These words begin to describe the value that the NCO has in the principle of selfless service. The creed requires us to have a deep commitment to the Army profession and the nation we serve. Commitment is our ability to serve the nation honorably in all aspects of our lives by performing our duties with discipline and to standard as well as accomplishing the mission despite obstacles and adversity.

Competence is my watchword. My two basic responsibilities will always be uppermost in my mind—accomplishment of my mission and the welfare of my Soldiers. I will strive to remain technically and tactically proficient. I am aware of my role as a noncommissioned officer. I will fulfill my responsibilities inherent in that role. All Soldiers are entitled to outstanding leadership; I will provide that leadership. I know my Soldiers and I will always place their needs above my own. I will communicate consistently with my Soldiers and never leave them uninformed. I will be fair and impartial when recommending both rewards and punishment.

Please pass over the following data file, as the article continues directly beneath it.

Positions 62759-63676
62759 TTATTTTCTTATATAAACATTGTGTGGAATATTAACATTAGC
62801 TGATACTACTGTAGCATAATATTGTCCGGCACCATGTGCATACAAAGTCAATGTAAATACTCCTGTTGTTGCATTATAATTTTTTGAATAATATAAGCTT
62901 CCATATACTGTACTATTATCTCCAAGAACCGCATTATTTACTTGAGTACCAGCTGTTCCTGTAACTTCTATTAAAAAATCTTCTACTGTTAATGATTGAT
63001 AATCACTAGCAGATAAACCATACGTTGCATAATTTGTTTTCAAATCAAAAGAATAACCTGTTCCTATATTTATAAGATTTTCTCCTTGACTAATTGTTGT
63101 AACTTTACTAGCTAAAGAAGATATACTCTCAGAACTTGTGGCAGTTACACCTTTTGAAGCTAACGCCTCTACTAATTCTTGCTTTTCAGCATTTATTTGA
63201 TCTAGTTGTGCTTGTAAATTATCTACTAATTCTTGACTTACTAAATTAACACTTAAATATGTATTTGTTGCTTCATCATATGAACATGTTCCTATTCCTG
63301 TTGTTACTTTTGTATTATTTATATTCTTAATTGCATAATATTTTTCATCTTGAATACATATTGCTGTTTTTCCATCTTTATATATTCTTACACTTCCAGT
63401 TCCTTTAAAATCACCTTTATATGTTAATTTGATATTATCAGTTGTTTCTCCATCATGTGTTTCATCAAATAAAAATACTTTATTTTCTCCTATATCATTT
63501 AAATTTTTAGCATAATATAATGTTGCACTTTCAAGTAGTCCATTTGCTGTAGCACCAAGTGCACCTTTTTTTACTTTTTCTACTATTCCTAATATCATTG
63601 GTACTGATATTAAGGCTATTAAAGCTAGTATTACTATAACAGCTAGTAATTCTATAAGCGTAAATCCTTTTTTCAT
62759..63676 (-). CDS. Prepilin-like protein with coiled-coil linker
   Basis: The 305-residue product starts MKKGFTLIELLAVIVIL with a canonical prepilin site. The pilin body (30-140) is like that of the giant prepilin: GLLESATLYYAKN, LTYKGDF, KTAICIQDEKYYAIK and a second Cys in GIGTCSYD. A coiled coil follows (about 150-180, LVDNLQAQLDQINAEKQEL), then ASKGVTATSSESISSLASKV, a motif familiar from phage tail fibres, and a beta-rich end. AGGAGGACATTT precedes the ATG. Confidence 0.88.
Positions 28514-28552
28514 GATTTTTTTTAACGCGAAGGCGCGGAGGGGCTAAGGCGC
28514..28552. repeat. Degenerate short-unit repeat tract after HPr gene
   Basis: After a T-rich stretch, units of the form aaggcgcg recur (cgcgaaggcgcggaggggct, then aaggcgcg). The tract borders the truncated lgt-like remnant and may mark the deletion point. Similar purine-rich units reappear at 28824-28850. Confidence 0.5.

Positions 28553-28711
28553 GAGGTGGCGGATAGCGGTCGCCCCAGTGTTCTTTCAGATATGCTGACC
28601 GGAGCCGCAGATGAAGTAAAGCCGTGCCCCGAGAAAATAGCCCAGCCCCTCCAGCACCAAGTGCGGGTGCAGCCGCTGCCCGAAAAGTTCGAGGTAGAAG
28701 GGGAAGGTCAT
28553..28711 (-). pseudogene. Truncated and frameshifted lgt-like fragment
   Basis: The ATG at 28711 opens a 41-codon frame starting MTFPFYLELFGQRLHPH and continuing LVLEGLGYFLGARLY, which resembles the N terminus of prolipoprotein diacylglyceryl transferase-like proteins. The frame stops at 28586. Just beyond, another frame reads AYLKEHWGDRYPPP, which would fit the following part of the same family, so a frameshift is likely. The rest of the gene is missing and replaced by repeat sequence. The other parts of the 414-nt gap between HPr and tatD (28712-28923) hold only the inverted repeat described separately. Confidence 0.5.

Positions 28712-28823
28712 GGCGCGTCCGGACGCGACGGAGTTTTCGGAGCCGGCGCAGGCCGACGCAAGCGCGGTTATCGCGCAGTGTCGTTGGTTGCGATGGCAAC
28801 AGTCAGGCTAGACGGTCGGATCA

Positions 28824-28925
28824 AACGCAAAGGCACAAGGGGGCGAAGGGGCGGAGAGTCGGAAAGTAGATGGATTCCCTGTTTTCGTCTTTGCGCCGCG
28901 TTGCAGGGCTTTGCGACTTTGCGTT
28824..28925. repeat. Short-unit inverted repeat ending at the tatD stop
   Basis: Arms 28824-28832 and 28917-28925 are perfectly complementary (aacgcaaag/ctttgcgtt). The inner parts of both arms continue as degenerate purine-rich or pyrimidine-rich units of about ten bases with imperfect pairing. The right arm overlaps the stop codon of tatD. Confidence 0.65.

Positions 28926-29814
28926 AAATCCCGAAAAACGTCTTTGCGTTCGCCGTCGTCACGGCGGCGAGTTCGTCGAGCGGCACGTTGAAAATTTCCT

These words suggest that central to our success is competence. Nevertheless, being a professional is more than just being good at your job. We demonstrate our competence through the ability to perform our duties and accomplish the mission with discipline and to standard. This passage clearly outlines our most basic duties as NCOs and then explains how we aspire to achieve those responsibilities. We demonstrate this proficiency through our military skills and by providing soldiers with servant leadership, clearly communicating to them the standards and holding them accountable.